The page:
NASA Selects 21 Projects to Fly on Zero G Aircraft


NASA has selected 21 technology demonstration projects to fly on reduced gravity aircraft flights during the week of Aug. 10 through its Facilitated Access to the Space Environment for Technology Development and Training program known as FAST.

The FAST program is designed to enable new technologies to be incorporated into NASA’s flight programs and other commercial space applications. FAST provides an opportunity to demonstrate whether emerging technologies will perform as expected in the zero-gravity environment of Earth orbit or the reduced gravity environment of the moon or Mars. The selected projects will demonstrate new technologies from U.S. companies, universities and NASA laboratories located in 13 states.

These gravity conditions can be simulated for periods of 20 to 30 seconds at a time in an aircraft flying repeated parabolic trajectories. The FAST program can reduce the risk of using new technologies during space missions by providing those technologies with an opportunity to prove how they work in a reduced-gravity environment or understand why they do not work.

The technology demonstration projects will address important issues such as lunar regolith processing and handling, lunar dust mitigation, demonstration of new mechanisms, manufacturing in space, and validation of variable gravity phenomena. NASA’s Innovative Partnership Program prioritized technology needs and selection of these projects through close collaboration with the agency’s mission directorates.

NASA will provide reduced-gravity flight time for the tests at no cost to the selected project teams. The teams will be responsible for all other expenses. The flights will be conducted using commercially available services from the Zero Gravity Corporation, provided under a commercial contract with NASA. The aircraft will fly approximately 30 to 40 reduced-gravity parabolas per day for four consecutive flight days during the week of Aug. 10.

The Reduced Gravity Office at NASA’s Johnson Space Center in Houston oversees the test operations, and NASA’s Glenn Research Center in Cleveland will provide technical support to the project teams.

Funded projects include:

  • Sub-cooled Pool Boiling in Variable Gravity, University of Maryland, College Park, MD
  • Free-Fall Regolith Heating, Packer Engineering Inc., Naperville, IL
  • Magnetic Un-jamming and Flow Control of Lunar Soil, NASA Kennedy Space Center, FL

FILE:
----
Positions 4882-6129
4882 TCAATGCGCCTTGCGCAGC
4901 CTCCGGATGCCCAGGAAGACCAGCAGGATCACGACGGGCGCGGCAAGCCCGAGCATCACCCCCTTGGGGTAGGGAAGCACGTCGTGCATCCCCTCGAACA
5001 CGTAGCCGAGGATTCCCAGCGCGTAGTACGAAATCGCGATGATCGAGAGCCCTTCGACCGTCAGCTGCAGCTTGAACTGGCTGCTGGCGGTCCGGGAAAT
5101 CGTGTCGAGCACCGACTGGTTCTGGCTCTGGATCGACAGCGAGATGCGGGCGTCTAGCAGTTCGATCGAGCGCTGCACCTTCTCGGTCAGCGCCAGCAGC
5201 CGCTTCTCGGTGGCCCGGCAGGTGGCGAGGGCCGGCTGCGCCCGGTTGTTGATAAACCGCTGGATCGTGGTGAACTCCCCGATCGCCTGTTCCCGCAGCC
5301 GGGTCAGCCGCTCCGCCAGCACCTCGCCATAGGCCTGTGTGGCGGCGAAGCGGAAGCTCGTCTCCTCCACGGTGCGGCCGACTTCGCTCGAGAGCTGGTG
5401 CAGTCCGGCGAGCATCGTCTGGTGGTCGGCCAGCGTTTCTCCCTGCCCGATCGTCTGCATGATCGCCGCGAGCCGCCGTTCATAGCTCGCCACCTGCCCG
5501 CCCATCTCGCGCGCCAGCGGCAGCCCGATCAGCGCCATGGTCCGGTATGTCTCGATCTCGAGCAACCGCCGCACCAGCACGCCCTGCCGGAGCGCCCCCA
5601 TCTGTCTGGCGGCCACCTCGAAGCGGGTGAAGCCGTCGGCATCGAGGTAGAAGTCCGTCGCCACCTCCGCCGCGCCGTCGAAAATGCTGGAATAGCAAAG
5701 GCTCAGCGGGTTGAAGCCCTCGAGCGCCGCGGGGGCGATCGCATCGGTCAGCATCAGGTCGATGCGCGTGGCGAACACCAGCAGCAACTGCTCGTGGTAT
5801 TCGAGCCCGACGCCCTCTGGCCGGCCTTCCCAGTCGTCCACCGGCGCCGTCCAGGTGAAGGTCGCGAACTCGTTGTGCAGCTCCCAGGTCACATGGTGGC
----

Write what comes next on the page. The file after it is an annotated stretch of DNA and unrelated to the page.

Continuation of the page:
• Low-Gravity Regolith Sampling, Lockheed Martin Space Systems Company, Denver, CO with University of Arizona, Tucson, AZ and NASA Goddard Space Flight Center, Greenbelt, MD
  • Tribocharged Electrostatic Beneficiation of Lunar Simulant, NASA Kennedy Space Center with ASRC Aerospace, Kennedy Space Center, FL
  • Antimicrobial Materials for Microgravity Environments, NASA Kennedy Space Center, FL
  • Electrophoresis on a Fluidized Bed in Variable Gravity, West Virginia University, Morgantown, WV
  • Vacuum-Compatible Multi-Axis Manipulator/Machining Center for Space Missions, Beck Engineering Inc., Port Orchard, WA
  • Microgravity Free Vortex Fluid Separator, Dynaflow Inc., Jessup, MD
  • Flowing and Sifting Lunar Soil Simulant, NASA Glenn Research Center, Cleveland, OH
  • High-Accuracy Eye-Movement Monitor, Johns Hopkins University, Baltimore, MD
  • Martian/Lunar Dust Mitigation, ASRC Aerospace, Kennedy Space Center, FL
  • A Countermeasure for Motion Sickness: Autogenic Feedback, NASA Ames Research Center, Mountain View, CA
  • Modeling Cardiovascular Dynamics from Echocardiography and Impedance Cardiography, NASA Ames Research Center, Mountain View, CA with University of Akron, Akron, OH
  • Reduced Gravity Cryo-Tracker Operation, Sierra Lobo Inc., Milan, OH
  • Pneumatic Mining System under Lunar Gravity and Vacuum, Honeybee Robotics, New York, NY
  • Rule-based Analytic Asset Management, Massachusetts Institute of Technology with Aurora Flight Sciences, Cambridge, MA
  • Lunar Gravity Testing of an Oxygen Extraction System, NASA Johnson Space Center, Houston, TX
  • Flux-Pinned Non-Contacting Joints for Small Spacecraft Reconfiguration, Cornell University, Ithaca, NY
  • Cyclonic Filtering of Pneumatically Conveyed Lunar Regolith Simulant, NASA Kennedy Space Center with ASRC Aerospace, Kennedy Space Center, FL
  • Spiderbot Microgravity Flight Experiment, BlueSky Robotics, Los Angeles, CA